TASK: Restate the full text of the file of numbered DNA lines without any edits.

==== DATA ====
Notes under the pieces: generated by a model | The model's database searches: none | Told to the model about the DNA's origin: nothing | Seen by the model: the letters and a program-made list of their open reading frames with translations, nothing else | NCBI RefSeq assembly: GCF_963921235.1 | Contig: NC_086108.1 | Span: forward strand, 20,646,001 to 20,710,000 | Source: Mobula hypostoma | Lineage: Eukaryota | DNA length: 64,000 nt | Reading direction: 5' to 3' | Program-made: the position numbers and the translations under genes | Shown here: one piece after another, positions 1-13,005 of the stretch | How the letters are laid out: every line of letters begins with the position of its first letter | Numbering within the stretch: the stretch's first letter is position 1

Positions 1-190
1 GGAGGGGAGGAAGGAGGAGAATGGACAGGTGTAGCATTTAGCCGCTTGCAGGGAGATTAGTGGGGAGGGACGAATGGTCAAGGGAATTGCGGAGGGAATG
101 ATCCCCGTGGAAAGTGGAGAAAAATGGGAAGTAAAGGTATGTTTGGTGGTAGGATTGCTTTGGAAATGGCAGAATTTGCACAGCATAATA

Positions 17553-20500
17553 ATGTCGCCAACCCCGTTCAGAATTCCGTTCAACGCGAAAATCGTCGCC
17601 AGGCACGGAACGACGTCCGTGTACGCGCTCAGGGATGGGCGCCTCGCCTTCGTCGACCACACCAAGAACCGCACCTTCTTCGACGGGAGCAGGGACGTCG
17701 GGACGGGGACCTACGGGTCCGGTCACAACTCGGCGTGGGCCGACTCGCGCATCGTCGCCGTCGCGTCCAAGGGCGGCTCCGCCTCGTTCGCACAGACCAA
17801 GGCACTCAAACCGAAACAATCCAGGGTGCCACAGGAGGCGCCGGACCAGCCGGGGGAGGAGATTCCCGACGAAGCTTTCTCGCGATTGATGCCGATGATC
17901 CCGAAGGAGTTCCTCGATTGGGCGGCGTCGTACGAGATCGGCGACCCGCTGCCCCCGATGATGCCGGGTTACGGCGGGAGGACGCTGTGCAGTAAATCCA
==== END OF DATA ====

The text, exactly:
Notes under the pieces: generated by a model | The model's database searches: none | Told to the model about the DNA's origin: nothing | Seen by the model: the letters and a program-made list of their open reading frames with translations, nothing else | NCBI RefSeq assembly: GCF_963921235.1 | Contig: NC_086108.1 | Span: forward strand, 20,646,001 to 20,710,000 | Source: Mobula hypostoma | Lineage: Eukaryota | DNA length: 64,000 nt | Reading direction: 5' to 3' | Program-made: the position numbers and the translations under genes | Shown here: one piece after another, positions 1-13,005 of the stretch | How the letters are laid out: every line of letters begins with the position of its first letter | Numbering within the stretch: the stretch's first letter is position 1

Positions 1-190
1 GGAGGGGAGGAAGGAGGAGAATGGACAGGTGTAGCATTTAGCCGCTTGCAGGGAGATTAGTGGGGAGGGACGAATGGTCAAGGGAATTGCGGAGGGAATG
101 ATCCCCGTGGAAAGTGGAGAAAAATGGGAAGTAAAGGTATGTTTGGTGGTAGGATTGCTTTGGAAATGGCAGAATTTGCACAGCATAATA

Positions 17553-20500
17553 ATGTCGCCAACCCCGTTCAGAATTCCGTTCAACGCGAAAATCGTCGCC
17601 AGGCACGGAACGACGTCCGTGTACGCGCTCAGGGATGGGCGCCTCGCCTTCGTCGACCACACCAAGAACCGCACCTTCTTCGACGGGAGCAGGGACGTCG
17701 GGACGGGGACCTACGGGTCCGGTCACAACTCGGCGTGGGCCGACTCGCGCATCGTCGCCGTCGCGTCCAAGGGCGGCTCCGCCTCGTTCGCACAGACCAA
17801 GGCACTCAAACCGAAACAATCCAGGGTGCCACAGGAGGCGCCGGACCAGCCGGGGGAGGAGATTCCCGACGAAGCTTTCTCGCGATTGATGCCGATGATC
17901 CCGAAGGAGTTCCTCGATTGGGCGGCGTCGTACGAGATCGGCGACCCGCTGCCCCCGATGATGCCGGGTTACGGCGGGAGGACGCTGTGCAGTAAATCCA